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Earthquake Teacher Resources
Find teacher approved Earthquake educational resource ideas and activities
What is a community? Explore the idea of community by investigating countries that have experienced severe damage. Learners discuss the horrible aftermath the 2011 earthquake had on Japan's infrastructure after the tsunami it caused. They discuss ways they could help Japan by fundraising and sharing knowledge of the disaster.
Wow, an earthquake! Elementary learners view a PowerPoint presentation in which a small portion of an earthquake is displayed. They use the images as inspiration for an expository piece describing what they observed. Consider pulling up additional videos on the web to provide more inspiration!
Pupils consider what it is like to experience volcanoes and earthquakes. To get an idea of what it must be like, they listen to a guest speaker discuss the effects of volcanic eruptions and earthquakes. Note: The Internet has plenty of video clips taken by people during earthquakes and volcanoes. Show some clips prior to having your guest speak to prompt meaningful questions and comments from your class.
What happens during a natural disaster? Science and language arts come together in this resource, which works from three Houghton-Mifflin stories ("Earthquake Terror," "Eye of the Storm: Chasing Storms with Warren Faidley," and "Volcanoes"). ELD pupils will benefit from the differentiated vocabulary lists and sentence frames. The stories and provided questions help them practice sequencing events, expressing fact and opinion, and comparing and contrasting details.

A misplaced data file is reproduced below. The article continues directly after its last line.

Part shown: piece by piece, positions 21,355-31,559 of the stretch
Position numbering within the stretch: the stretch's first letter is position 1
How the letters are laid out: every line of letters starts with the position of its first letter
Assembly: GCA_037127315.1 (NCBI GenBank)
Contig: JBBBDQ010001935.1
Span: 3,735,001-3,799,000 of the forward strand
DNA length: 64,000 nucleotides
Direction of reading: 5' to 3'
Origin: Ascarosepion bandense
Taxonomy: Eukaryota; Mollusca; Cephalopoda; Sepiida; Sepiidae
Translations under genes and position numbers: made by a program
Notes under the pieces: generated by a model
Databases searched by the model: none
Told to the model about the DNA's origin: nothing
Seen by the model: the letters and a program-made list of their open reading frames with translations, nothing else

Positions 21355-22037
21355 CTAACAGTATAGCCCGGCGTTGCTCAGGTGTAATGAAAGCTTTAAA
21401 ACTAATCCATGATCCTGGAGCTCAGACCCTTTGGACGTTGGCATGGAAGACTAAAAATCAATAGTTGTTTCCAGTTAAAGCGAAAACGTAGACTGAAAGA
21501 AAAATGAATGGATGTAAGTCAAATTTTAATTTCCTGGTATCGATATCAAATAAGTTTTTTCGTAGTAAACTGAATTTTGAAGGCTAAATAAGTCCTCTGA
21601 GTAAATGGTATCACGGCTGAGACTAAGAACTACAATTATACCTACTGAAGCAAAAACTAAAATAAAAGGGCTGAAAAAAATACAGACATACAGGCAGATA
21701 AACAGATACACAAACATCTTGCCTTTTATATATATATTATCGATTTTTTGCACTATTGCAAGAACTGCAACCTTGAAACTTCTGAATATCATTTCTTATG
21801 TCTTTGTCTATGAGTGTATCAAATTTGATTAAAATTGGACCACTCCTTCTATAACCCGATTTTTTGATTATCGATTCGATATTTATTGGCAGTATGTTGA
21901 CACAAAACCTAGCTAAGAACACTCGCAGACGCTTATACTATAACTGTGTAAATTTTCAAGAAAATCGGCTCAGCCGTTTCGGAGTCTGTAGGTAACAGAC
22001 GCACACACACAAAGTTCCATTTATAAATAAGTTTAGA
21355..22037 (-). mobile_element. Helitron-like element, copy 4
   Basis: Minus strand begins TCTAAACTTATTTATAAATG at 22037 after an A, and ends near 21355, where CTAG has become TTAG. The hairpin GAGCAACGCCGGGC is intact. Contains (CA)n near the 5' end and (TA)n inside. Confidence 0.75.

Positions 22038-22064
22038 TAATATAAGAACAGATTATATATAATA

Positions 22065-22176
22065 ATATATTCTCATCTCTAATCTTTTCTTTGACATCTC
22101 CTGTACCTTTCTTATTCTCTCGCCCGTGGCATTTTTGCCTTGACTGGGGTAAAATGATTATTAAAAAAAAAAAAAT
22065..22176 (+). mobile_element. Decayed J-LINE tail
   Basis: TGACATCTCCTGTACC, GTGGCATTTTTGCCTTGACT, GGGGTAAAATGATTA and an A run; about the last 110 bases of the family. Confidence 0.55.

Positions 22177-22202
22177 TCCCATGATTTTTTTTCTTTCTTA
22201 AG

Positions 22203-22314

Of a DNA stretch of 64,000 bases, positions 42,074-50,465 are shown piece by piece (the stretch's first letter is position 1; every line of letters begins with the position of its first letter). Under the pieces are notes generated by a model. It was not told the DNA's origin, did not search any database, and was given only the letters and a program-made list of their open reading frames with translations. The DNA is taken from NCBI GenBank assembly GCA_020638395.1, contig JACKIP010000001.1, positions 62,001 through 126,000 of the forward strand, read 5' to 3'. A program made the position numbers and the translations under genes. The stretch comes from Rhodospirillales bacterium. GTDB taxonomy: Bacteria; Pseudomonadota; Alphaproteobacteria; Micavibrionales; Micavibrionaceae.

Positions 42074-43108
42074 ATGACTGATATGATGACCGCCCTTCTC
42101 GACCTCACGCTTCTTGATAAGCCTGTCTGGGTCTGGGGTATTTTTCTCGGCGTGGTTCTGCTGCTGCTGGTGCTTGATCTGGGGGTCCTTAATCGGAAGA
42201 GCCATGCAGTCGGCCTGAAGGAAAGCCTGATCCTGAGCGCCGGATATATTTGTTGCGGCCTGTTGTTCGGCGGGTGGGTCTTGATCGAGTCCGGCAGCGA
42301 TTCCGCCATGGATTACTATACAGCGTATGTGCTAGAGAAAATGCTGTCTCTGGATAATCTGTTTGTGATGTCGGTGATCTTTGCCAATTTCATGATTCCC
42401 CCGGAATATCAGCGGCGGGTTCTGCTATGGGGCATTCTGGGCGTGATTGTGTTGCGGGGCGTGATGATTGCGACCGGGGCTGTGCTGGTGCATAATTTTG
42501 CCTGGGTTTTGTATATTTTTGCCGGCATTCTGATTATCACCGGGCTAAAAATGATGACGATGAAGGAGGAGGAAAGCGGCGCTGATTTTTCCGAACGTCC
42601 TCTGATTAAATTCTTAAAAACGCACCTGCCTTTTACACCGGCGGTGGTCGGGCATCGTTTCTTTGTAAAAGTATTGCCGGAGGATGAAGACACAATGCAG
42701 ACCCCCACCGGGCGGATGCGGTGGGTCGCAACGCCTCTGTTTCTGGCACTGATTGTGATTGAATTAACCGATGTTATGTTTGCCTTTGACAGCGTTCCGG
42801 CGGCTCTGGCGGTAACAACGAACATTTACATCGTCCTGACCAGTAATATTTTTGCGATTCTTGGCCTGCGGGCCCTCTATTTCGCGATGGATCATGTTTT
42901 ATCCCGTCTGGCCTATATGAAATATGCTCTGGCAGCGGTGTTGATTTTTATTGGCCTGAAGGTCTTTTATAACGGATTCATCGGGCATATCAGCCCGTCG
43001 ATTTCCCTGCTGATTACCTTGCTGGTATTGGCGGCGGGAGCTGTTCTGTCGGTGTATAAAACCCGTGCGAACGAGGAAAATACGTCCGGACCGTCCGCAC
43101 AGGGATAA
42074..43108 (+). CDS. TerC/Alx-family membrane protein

Young scholars gain an overall knowledge of how hot spots within the earth trigger the eruption of volcanoes, and how plate tectonics affect the stability of the earths crust, therefore creating earthquakes. They make connection between the various levels of viscosity and volcanic formation. Upon the conclusion of the experiment, a class discussion will be held to evaluate the various conclusions made by students.
Here is a scientific presentation of earthquakes. The elastic rebound theory is explained, as well as the different types of waves and how they are measured. Just a note: Slide number 15 has a diagram that is upside down. Enable editing and it is easily remedied, making this a useful PowerPoint for your middle to high school earth science curriculum.
Become a natural-hazard mapper! Your young scientists discuss plate tectonics, map regions of the US where earthquakes are likely to occur, and explore a population density map. Do people avoid living in areas where earthquakes are common? This plan includes several inks to additional sources. There's even a site where your learners can create their own tornado! They'll be thrilled to play around with this game!
How is the magnitude of an earthquake measured? How is the intensity of an earthquake measured? What is amplitude in relation to an earthquake? In what country was the largest magnitude earthquake? There is a wealth of information about earthquakes and your learners will definitely want to use their calculators to figure out the answer to some of the questions. It might take more than one class period to cover all the material.
Sixth graders create straw structures and experiment to see how they would withstand an earthquake. In this Earthquake lesson, 6th graders use increasing vibrations and record the effects on their straw structures. Students discuss which designs withstood the simulated earthquake the best and why.